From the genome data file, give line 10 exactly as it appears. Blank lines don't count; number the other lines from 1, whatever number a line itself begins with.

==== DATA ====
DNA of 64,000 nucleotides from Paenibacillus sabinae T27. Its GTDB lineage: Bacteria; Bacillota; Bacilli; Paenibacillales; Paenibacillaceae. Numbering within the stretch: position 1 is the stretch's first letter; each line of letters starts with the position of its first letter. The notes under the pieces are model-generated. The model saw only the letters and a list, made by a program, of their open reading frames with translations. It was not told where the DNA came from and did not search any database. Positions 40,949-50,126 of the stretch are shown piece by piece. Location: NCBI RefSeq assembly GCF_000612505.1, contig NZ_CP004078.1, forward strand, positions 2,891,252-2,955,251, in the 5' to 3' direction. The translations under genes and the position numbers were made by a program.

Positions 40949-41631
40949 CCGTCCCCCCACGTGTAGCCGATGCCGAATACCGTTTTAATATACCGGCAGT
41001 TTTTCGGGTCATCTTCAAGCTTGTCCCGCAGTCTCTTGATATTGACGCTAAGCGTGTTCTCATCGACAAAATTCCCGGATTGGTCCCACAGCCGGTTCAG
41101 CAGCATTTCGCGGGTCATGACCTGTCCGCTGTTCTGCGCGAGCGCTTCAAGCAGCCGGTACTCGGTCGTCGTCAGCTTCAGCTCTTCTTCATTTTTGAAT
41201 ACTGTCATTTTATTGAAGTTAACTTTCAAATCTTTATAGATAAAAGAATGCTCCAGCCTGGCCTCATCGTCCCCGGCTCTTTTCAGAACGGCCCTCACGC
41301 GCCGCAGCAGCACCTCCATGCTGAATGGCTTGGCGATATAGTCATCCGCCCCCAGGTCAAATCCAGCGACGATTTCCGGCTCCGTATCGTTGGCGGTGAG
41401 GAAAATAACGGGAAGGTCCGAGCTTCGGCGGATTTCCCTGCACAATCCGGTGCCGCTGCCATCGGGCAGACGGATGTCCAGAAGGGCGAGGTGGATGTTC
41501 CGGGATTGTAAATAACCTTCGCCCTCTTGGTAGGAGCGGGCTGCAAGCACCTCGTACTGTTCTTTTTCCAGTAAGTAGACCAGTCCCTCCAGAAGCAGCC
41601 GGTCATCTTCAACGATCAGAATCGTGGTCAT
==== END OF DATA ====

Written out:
41601 GGTCATCTTCAACGATCAGAATCGTGGTCAT